The Torah column is supported by a generous donation from Eve Gordon-Ramek in memory of Kenneth Gordon.
Rabbi: These are the names of the children of Israel who came to Egypt with Jacob, each coming by household: Reuben, Simeon, Levi and Judah; Issachar, Zebulun and Benjamin; Dan and Naphtali; Gad and Asher.
Rabbi: Those names are not in the text.
Student: Well, they’re in my heart. When will the Wise of Chelm do something about these names?
Rabbi: Patience. As the Torah says, Joseph was patient. Joseph is patient with his family. When, after years in Egypt, his brothers, who had done him wrong, suddenly appear before him, he sees his brothers for who they are and acts again and again with deliberation.
Joseph hurried out, for he was growing warm and tender toward his brother and was on the verge of tears; he went to a room and wept there. Then he washed his face, reappeared, and restrained himself, and he said, “Set out the bread.” (Genesis 43:30-31)
See, be patient. Indeed, the Rashbam (Rabbi Samuel ben Meir, d. 1158, France) explains that Joseph “was restraining himself in his heart.”
Student: What if Moses was patient? Look, he says, “A taskmaster beating Israelites. I’ll look away.”
Rabbi: No. That’s not what happened.
Some time after that, when Moses had grown up, he went out to his kinsfolk and witnessed their labors. He saw an Egyptian beating a Hebrew, one of his kinsmen. He turned this way and that and, seeing no one about, he struck down the Egyptian and hid him in the sand. (Exodus 2:11)
Student: Right. What if Moses, now a fugitive, sits by the well and watches young women being abused by men. And waits.
Rabbi: No, that’s not what happened either!
They came to draw water, and filled the troughs to water their father’s flock; but shepherds came and drove them off. Moses rose and saved them, and watered their flock. (Exodus 2:16-17)
Moses is impatient.
Student: So … am … I.
Rabbi: How old are you?
Student: Twenty-three. The same age John Lewis was when he spoke at the March on Washington for Jobs and Freedom.
To those who have said, “Be patient and wait,” we must say that we cannot be patient. We do not want our freedom gradually but we want to be free now. We are tired. We are tired of being beat by policemen. We are tired of seeing our people locked up in jail over and over again, and then you holler “Be patient.” How long can we be patient? We want our freedom and we want it now. (From Lewis’ speech, Washington, D.C., Aug. 28, 1963)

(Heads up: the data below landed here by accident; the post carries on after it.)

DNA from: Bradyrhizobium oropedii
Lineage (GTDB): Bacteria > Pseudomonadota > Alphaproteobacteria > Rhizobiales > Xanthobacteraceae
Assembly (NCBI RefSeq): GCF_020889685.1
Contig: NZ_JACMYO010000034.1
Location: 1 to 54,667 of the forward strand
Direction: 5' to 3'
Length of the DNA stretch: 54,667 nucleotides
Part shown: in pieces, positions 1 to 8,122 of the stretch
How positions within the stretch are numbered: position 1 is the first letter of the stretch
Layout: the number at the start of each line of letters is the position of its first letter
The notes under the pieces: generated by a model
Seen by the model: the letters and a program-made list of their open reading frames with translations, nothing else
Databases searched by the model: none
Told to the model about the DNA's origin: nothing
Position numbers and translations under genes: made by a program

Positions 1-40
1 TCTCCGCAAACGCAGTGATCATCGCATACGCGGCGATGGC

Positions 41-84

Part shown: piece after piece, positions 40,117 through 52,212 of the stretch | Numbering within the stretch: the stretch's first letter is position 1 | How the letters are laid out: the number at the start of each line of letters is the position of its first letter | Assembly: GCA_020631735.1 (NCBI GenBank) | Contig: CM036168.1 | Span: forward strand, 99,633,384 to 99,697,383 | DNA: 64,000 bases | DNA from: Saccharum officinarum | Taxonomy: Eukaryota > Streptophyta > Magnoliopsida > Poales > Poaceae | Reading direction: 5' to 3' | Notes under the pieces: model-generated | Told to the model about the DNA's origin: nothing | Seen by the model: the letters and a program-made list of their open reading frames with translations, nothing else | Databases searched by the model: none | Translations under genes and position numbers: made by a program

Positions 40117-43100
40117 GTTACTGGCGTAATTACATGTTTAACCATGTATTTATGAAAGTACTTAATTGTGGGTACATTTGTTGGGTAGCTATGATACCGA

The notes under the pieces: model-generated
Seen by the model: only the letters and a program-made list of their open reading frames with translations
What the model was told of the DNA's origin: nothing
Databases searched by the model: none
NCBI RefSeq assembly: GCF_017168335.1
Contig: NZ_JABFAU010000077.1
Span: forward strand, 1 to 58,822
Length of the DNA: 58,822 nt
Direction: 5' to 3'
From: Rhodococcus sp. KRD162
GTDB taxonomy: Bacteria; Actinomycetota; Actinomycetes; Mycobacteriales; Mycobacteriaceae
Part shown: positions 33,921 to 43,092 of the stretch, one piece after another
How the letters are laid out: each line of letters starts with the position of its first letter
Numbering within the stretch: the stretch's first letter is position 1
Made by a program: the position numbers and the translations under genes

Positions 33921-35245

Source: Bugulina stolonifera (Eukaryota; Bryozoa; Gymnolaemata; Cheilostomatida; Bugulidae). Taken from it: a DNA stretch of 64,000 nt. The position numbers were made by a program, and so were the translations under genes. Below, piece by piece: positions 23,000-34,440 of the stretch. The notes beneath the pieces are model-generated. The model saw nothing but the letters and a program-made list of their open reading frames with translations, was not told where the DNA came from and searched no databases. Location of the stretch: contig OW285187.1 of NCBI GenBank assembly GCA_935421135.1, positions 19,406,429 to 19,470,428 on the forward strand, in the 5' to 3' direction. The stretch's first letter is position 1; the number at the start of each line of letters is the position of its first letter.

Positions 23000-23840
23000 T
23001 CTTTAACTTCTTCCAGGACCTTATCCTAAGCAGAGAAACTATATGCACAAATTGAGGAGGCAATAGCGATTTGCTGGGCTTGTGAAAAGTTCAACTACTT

Furthermore, would you consider that Moses was patient when he saw the Burning Bush?
And the Lord’s messenger appeared to him in a flame of fire out of a bush. He gazed, and there was a bush all aflame, yet the bush was not consumed. Moses said, “I must turn aside to look at this marvelous sight; why doesn’t the bush burn up?” When the LORD saw that he had turned aside to look, God called to him out of the bush: “Moses! Moses!” He answered, “Here I am.” (Exodus 3:2-4)
No! Many people may have passed the burning bush and paid little notice. Some may have patiently assumed that someone else may put out the fire, or since it did not affect them, why should they care? They dozed off, but not Moses, an impatient man. He thinks, “I must turn aside to look … why doesn’t the bush burn up?” Here is a quote from Dr. Martin Luther King Jr. …
Rabbi: Is he a real doctor? I just read in the Wall Street Journal …
Student: Never mind the Wall Street Journal. Listen to this:
I must confess that over the past few years I have been gravely disappointed with the white moderate. I have almost reached the regrettable conclusion that the Negro’s great stumbling block in his stride toward freedom is not the White Citizen’s Counciler or the Ku Klux Klanner, but the white moderate, who is more devoted to “order” than to justice … (From MLK’s “Letter From a Birmingham Jail,” April 16, 1963)
Rabbi: Might it be better to take social change slowly? Let time heal all wounds?”
Student: And just 10 days before he was murdered in Memphis, Dr. King spoke at Grosse Pointe High School in Michigan:
… time is neutral. It can be used either constructively or destructively. And I’m sad to say to you tonight I’m absolutely convinced that the forces of ill will in our nation, the forces on the wrong side in our nation, the extreme righteous of our nation have often used time much more effectively than the forces of good will and it may well be that we may have to repent in this generation not merely for the vitriolic words of the bad people who will say bad things in a meeting like this or who will bomb a church in Birmingham, Alabama, but for the appalling silence and indifference of the good people who sit around and say wait on time. (From MLK’s speech “The Other America,” March 14, 1968)
Rabbi: So, Moses did not wait. Is that your thinking?
Student: You taught me Abraham Joshua Heschel. He said at a memorial service at the Jewish Theological Seminary for Martin Luther King Jr., one year after his friend’s assassination: “… to the degree to which we are concerned with our fellow men — and only to that degree — are we human.”
Rabbi: Moses was the most impatient and, at the same time, the most human.
Student: Shabbat Shalom.